We have studied the steady-state PERG in human subjects in response to red-green plaid patterns modulated either in luminance or in chromaticity or both. By varying the relative luminance of the red and green components, a value could be obtained at which the PERG amplitude was either minimum or locally maximum. This always occurred at equiluminance, as measured by standard psychophysical techniques. PERG amplitude and phase were measured as a function of spatial and temporal frequency of sinusoidal contrast reversal. In both space and time, the response to chromatic patterns was low-pass, while that to luminance was band-pass, and extended to higher spatial and temporal frequencies. The phase of the PERG to chromatic stimuli was systematically lagged compared with that to luminance stimuli, by an amount corresponding to about 20 ms under our experimental conditions. The variation of phase with temporal frequency suggested an apparent latency of about 67 ms for color contrast compared with 47 ms for luminance. These estimates were confirmed with separate measurements of transient PERGs to abrupt contrast reversal. For both luminance and chromatic stimuli, the amplitude of PERGs increases with increasing stimulus contrast. By summing vectorially the responses to appropriate luminance and chromatic contrasts, we were able to predict with accuracy the response as a function of color ratio (ratio of red to total luminance). The above findings all agree with those reported in the accompanying paper for the monkey PERG (Morrone et al., 1994), and indicate that the differences in response latency and integration time of luminance and chromatic stimuli observed by psychophysical and VEP techniques may arise at least in part from the properties of retinal mechanisms.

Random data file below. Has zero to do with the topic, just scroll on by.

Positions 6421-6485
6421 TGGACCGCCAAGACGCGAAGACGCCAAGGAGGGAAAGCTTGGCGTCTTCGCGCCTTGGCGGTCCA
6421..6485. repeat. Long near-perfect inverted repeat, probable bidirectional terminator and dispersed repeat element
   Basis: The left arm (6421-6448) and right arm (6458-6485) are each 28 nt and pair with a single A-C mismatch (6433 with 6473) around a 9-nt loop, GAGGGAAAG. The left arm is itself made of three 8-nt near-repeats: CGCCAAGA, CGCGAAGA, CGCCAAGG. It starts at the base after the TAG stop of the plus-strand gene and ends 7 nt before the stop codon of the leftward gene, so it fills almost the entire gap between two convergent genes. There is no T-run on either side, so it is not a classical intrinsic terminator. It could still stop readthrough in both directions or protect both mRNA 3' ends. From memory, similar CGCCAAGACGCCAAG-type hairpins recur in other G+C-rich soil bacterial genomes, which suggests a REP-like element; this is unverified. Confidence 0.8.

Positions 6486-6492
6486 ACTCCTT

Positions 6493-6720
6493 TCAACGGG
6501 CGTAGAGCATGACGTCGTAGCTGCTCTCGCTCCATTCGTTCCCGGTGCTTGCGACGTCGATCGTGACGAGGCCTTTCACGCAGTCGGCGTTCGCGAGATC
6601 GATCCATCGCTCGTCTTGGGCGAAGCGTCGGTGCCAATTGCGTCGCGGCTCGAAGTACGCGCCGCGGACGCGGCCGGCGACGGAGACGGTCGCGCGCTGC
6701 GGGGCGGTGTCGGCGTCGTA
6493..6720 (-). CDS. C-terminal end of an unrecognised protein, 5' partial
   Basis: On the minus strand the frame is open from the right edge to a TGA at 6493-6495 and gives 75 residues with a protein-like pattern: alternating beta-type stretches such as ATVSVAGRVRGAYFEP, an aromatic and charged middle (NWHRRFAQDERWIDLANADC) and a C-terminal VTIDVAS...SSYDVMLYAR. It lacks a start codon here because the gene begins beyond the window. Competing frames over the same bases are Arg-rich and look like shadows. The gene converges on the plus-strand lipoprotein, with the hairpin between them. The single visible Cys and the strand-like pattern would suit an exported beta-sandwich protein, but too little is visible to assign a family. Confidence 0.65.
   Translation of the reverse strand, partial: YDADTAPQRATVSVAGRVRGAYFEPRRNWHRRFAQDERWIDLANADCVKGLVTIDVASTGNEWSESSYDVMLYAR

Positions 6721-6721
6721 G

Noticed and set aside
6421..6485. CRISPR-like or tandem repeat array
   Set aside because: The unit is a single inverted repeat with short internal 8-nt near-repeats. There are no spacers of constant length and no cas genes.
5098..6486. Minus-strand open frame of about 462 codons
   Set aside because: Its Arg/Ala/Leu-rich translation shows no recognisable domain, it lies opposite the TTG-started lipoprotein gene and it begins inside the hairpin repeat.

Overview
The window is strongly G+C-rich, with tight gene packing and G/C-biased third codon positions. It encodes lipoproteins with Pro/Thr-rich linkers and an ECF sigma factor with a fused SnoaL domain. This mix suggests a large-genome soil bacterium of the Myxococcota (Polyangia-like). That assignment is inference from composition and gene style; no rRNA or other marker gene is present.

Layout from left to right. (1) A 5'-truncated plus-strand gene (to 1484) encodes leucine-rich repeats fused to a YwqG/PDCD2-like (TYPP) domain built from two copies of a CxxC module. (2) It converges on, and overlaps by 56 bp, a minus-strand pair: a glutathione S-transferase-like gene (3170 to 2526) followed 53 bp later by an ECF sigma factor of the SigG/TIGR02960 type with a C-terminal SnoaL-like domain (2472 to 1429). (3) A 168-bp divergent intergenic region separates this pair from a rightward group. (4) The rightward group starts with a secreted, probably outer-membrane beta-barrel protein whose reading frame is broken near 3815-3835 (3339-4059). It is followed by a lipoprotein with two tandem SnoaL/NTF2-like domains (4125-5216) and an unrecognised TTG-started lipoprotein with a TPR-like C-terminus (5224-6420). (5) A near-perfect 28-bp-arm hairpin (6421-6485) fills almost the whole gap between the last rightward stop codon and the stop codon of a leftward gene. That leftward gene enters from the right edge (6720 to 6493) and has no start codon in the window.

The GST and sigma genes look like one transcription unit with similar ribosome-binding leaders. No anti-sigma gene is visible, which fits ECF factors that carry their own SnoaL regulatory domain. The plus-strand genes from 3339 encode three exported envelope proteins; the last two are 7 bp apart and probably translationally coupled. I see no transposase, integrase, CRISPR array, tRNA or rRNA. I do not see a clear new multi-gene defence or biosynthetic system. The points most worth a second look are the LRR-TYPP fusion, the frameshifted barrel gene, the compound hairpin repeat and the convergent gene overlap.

ASJC Scopus subject areas
- Sensory Systems